Count Adolf von Gotzen

Name ID 655

See also

Map and Guide to Tanzania
Page Number: 04m
Extract Date: 1890

Travell to the North

Count Adolf von Gotzen travelled to the North in 1890

Extract ID: 4016

See also

Ofcansky, Thomas P and Yeager, Rodger Historical Dictionary of Tanzania
Page Number: 97
Extract Date: 1891 - 1893


[von Gotzen, Count Adolf] GEA Governor

Extract ID: 1267

external link

See also

World History at KMLA
Page Number: 03f
Extract Date: 1886-1918

German East Africa 1886-1918: Deutsch Ostafrika's Governors

1885-1888 Carl Peters, administrator

1888-1891 Hermann von Wissmann, Reichskommissar

1891-1893 Julius von Soden

1893-1895 Friedrich Radbod von Schele

1895-1896 Hermann von Wissmann

1896-1901 Eduard von Liebert

1901-1906 Gustav Adolf Graf von Goetzen

1906-1912 Georg Albrecht von Rechenberg

1912-1918 Albert Heinrich Schnee

Extract ID: 3526

See also

Map and Guide to Tanzania
Page Number: 06d
Extract Date: 1905

the Maji Maji war

All resistance to the Germans in the interior ceased and they could now set out to organize Deutsch Ost Afrika.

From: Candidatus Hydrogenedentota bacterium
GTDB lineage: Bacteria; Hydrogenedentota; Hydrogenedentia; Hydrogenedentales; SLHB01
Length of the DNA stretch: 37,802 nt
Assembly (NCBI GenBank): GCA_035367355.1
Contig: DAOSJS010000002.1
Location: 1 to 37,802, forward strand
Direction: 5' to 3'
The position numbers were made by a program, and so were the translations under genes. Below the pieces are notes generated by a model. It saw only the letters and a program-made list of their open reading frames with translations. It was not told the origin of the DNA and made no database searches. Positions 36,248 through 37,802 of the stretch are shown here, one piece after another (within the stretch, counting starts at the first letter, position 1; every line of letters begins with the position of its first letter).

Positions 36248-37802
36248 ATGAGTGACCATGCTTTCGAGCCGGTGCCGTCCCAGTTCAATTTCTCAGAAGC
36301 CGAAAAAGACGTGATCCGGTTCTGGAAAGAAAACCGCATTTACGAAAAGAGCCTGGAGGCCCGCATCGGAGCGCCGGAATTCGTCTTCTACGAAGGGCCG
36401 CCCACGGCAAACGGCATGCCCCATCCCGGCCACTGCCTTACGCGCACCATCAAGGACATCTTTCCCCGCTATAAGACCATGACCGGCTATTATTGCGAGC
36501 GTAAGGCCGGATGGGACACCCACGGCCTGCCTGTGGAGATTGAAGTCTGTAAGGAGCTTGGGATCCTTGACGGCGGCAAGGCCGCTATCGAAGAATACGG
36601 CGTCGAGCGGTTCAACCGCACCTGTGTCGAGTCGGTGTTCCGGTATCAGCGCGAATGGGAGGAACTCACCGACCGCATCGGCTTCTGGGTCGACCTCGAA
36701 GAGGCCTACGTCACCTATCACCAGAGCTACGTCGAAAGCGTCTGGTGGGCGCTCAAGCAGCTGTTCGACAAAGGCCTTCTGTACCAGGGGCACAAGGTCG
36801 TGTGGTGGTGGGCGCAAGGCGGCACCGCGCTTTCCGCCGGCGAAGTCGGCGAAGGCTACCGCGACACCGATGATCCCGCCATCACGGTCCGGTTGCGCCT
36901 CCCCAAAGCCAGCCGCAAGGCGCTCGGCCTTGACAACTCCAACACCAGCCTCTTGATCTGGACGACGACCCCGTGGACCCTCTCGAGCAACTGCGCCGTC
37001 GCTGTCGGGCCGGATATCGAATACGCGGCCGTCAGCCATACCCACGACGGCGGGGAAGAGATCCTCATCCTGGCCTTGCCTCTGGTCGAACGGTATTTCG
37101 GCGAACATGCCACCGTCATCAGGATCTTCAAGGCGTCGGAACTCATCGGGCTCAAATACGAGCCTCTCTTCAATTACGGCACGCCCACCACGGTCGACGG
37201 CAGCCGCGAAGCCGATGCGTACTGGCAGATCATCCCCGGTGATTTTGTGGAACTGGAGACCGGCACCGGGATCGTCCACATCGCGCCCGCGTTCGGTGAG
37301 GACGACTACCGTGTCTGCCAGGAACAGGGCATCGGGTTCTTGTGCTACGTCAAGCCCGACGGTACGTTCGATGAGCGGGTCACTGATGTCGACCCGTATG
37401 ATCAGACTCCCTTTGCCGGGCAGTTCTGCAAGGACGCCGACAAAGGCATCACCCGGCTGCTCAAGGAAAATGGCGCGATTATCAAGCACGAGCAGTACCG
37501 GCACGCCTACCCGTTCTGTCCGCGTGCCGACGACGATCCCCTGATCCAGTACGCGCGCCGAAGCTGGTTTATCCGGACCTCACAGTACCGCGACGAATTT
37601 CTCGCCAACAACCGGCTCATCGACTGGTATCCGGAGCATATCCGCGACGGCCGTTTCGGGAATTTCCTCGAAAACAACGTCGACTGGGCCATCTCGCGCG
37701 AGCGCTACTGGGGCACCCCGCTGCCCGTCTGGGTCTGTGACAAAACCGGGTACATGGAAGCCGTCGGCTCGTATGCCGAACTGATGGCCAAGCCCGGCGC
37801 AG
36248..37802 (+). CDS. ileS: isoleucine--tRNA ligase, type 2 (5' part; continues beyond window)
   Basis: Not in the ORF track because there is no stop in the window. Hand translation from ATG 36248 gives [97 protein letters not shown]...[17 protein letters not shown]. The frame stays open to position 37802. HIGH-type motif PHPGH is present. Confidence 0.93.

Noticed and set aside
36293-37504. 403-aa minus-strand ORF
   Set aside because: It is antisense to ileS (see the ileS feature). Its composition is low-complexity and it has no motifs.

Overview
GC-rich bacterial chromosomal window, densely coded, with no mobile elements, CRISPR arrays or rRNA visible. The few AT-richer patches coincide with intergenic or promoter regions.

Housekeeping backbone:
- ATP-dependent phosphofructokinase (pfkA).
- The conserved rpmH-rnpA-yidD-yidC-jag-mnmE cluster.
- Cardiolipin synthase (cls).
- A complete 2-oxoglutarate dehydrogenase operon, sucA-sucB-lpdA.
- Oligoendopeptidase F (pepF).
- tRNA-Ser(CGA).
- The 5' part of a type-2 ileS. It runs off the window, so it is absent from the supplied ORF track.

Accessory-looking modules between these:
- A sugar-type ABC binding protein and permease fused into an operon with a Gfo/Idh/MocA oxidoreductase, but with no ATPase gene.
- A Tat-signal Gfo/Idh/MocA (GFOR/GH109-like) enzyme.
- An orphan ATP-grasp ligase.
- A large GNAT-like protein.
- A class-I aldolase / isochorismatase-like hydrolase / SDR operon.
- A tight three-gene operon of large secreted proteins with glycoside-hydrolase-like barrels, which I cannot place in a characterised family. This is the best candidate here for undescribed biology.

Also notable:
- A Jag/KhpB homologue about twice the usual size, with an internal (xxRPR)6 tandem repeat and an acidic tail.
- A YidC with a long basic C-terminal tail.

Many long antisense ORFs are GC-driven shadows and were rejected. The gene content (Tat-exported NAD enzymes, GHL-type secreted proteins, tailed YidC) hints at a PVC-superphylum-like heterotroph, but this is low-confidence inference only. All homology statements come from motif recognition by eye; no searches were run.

They continued exercising their authority with such disregard and contempt for existing local structures and traditions and with such brutality that discontent was brewing anew and in 1902 a movement against forced labour for a cotton scheme rejected by the local population started along the Rufiji.

It reached a breaking point in July 1905 when the Matumbi of Nandete chased their akida and suddenly the revolt grew wider from Dar es Salaam to the Uluguru Mountains, the Kilornbero Valley, the Mahenge and Makonde Plateaux, the Ruvuma in the southernmost part and Kilwa, Songea, Masasi, and from Kilosa to Iringa down to the eastern shores of Lake Nyasa.

Known as the Maji Maji war with the main brunt borne by the Ngonis, this was a merciless rebellion and by far the bloodiest in Tanganyika.

Germans had occupied the area since 1897 and totally altered many aspects of everyday life. They were actively supported by the missionaries who destroyed all signs of indigenous beliefs, notably by razing the 'mahoka' huts where the local population worshipped their ancestors' spirits and by ridiculing their rites, dances and other ceremonies. This would not be forgotten or forgiven; the first battle which broke out at Uwereka in September 1905 under the Governorship of Count von Gotzen turned instantly into an all-out war with indiscriminate murders and massacres perpetrated by all sides against farmers, settlers, missionaries, planters, villages, indigenous people and peasants.

Extract ID: 4026